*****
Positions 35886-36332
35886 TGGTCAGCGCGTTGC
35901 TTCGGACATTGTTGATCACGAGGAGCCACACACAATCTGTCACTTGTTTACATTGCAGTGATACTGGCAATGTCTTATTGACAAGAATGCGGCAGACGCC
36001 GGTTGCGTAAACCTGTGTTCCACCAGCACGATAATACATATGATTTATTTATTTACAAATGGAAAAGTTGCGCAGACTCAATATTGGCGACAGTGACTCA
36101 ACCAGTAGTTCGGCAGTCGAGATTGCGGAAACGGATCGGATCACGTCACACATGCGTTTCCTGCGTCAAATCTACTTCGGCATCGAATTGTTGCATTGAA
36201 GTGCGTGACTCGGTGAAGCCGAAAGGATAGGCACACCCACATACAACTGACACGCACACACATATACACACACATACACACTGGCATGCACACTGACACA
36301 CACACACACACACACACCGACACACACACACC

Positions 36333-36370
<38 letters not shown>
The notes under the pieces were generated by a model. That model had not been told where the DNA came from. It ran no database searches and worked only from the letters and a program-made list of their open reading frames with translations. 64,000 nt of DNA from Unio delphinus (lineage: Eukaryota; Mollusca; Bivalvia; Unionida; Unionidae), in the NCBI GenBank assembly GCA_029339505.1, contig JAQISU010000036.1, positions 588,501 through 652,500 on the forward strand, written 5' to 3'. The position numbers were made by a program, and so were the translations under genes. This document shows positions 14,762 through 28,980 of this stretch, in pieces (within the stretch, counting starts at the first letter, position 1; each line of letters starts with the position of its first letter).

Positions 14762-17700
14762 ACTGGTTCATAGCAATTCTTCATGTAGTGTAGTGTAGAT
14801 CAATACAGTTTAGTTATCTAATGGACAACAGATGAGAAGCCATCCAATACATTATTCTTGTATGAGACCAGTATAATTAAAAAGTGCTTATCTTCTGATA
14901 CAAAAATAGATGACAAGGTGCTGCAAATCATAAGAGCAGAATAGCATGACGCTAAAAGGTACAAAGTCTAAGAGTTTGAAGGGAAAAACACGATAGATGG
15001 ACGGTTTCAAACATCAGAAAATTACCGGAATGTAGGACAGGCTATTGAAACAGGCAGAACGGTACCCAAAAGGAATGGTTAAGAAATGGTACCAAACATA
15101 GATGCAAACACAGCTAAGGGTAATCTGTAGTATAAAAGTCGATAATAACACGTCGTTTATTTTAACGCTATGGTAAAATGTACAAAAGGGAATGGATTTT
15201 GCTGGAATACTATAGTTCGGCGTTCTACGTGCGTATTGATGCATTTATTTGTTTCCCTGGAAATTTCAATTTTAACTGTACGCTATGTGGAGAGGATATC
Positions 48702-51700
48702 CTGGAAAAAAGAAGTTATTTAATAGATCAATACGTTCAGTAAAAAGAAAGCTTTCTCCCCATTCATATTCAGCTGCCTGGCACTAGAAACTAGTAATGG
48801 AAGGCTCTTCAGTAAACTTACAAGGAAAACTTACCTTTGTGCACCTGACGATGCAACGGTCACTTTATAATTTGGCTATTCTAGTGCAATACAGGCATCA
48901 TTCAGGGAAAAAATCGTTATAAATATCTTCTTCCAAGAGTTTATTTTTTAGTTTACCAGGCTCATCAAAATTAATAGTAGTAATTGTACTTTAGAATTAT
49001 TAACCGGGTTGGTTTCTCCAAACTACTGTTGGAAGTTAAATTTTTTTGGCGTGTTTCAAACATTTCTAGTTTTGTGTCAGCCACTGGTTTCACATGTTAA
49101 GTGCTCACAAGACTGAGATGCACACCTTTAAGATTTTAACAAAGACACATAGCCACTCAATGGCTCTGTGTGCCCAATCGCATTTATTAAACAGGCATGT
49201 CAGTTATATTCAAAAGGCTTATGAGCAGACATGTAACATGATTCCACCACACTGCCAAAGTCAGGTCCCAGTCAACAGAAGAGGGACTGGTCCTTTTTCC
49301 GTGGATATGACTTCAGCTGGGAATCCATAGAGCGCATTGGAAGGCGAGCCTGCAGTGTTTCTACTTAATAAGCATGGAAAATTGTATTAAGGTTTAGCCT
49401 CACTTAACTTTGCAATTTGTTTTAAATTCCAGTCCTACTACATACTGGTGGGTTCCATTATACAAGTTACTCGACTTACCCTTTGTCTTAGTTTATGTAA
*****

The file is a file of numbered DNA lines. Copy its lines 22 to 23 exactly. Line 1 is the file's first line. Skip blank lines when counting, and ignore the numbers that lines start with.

49001 TAACCGGGTTGGTTTCTCCAAACTACTGTTGGAAGTTAAATTTTTTTGGCGTGTTTCAAACATTTCTAGTTTTGTGTCAGCCACTGGTTTCACATGTTAA
49101 GTGCTCACAAGACTGAGATGCACACCTTTAAGATTTTAACAAAGACACATAGCCACTCAATGGCTCTGTGTGCCCAATCGCATTTATTAAACAGGCATGT